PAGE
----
Nurses are a vital part of the healthcare system worldwide. They are around the patients 24 hours a day for monitoring and to make sure that the patients are taking drugs as prescribed.
During epidemics when the number of patients increases the burden on the nurses also rises.
A study was published in the ‘International Nursing Review’. The study aimed to assess the burden of burnout and psychological distress among Pakistani nurses providing care to patients with COVID-19.
The study involved a convenience sample of 288 nurses.
Burnout was present in 48.6% of nurses, severe emotional exhaustion in 37.2%, severe depersonalization in 36.8%, and low personal accomplishment in 46.9% of nurses. Psychological distress was present in 45% of nurses.
Burnout and psychological distress were significantly higher in nurses who: were working in public hospitals, did not receive training for COVID-19 prevention, and were dealing with increased patient load.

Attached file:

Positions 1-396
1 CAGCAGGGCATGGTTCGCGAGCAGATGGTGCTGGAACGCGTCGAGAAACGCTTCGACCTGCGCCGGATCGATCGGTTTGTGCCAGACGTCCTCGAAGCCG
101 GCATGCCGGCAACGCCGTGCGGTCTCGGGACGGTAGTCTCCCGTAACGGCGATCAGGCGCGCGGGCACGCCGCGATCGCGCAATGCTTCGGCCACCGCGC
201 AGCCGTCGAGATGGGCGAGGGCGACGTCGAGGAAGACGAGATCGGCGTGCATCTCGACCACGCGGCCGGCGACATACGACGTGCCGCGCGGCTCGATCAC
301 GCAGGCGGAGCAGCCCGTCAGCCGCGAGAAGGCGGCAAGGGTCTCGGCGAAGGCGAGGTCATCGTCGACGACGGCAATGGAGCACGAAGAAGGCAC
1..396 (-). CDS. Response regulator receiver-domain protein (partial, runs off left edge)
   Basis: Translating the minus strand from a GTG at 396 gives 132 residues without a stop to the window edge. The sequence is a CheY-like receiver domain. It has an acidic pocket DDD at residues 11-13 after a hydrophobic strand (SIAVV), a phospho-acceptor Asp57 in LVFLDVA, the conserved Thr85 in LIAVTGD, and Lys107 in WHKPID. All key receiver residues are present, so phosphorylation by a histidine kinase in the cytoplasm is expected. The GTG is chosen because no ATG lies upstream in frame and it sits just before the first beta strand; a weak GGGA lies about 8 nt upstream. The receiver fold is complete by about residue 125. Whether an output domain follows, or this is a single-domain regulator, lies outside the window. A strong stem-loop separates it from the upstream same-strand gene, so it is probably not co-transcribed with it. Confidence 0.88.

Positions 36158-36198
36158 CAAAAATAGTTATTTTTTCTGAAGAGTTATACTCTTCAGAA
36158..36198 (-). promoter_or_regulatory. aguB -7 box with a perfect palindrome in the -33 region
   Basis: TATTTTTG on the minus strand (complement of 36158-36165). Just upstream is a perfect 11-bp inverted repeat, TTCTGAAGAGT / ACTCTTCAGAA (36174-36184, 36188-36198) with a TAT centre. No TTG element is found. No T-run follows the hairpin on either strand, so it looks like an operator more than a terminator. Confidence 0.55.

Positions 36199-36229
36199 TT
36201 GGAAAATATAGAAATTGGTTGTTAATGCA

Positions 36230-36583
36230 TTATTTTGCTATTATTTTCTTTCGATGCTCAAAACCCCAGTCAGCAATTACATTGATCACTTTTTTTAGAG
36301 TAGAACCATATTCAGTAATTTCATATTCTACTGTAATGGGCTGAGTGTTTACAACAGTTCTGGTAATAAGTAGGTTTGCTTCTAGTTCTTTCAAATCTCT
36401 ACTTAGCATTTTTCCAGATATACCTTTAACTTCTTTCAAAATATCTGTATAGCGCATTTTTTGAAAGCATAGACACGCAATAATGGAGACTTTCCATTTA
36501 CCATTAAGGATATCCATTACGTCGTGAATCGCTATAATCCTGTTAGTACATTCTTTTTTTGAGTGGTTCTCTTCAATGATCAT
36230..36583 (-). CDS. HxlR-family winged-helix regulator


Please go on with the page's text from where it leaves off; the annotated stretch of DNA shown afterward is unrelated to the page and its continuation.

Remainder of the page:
Burnout and its domains were significantly associated with depression, anxiety, stress, anger, and low social support.
The authors stressed that hospitals must screen nurses frequently for the presence of significant burnout and psychological distress. They should offer supportive interventions to protect their mental health and well-being.
Bashir Ahmad is a medical student working as a freelance writer, graphic designer and social media manager for Pakscience, Scientia Pakistan and many other platforms. Tap on the social media links below to connect with him.